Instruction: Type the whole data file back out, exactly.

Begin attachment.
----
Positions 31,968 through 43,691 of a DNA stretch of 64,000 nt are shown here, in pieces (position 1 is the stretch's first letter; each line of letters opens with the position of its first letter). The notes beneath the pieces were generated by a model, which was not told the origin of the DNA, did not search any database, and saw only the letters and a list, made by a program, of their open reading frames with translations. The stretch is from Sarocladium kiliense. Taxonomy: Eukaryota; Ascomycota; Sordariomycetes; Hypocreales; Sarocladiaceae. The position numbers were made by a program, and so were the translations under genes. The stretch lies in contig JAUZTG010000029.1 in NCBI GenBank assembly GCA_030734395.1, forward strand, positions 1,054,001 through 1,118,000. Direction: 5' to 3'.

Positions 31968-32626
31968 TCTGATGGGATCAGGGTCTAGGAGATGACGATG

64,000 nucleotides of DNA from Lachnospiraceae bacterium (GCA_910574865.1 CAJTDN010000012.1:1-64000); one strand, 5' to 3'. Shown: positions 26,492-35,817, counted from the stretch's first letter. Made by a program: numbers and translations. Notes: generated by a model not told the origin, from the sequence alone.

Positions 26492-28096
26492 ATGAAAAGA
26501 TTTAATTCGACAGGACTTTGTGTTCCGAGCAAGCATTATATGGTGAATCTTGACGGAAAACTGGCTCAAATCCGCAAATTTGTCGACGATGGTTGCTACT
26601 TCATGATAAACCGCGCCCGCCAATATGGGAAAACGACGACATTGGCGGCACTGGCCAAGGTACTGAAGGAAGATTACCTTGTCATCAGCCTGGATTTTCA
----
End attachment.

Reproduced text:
Positions 31,968 through 43,691 of a DNA stretch of 64,000 nt are shown here, in pieces (position 1 is the stretch's first letter; each line of letters opens with the position of its first letter). The notes beneath the pieces were generated by a model, which was not told the origin of the DNA, did not search any database, and saw only the letters and a list, made by a program, of their open reading frames with translations. The stretch is from Sarocladium kiliense. Taxonomy: Eukaryota; Ascomycota; Sordariomycetes; Hypocreales; Sarocladiaceae. The position numbers were made by a program, and so were the translations under genes. The stretch lies in contig JAUZTG010000029.1 in NCBI GenBank assembly GCA_030734395.1, forward strand, positions 1,054,001 through 1,118,000. Direction: 5' to 3'.

Positions 31968-32626
31968 TCTGATGGGATCAGGGTCTAGGAGATGACGATG

64,000 nucleotides of DNA from Lachnospiraceae bacterium (GCA_910574865.1 CAJTDN010000012.1:1-64000); one strand, 5' to 3'. Shown: positions 26,492-35,817, counted from the stretch's first letter. Made by a program: numbers and translations. Notes: generated by a model not told the origin, from the sequence alone.

Positions 26492-28096
26492 ATGAAAAGA
26501 TTTAATTCGACAGGACTTTGTGTTCCGAGCAAGCATTATATGGTGAATCTTGACGGAAAACTGGCTCAAATCCGCAAATTTGTCGACGATGGTTGCTACT
26601 TCATGATAAACCGCGCCCGCCAATATGGGAAAACGACGACATTGGCGGCACTGGCCAAGGTACTGAAGGAAGATTACCTTGTCATCAGCCTGGATTTTCA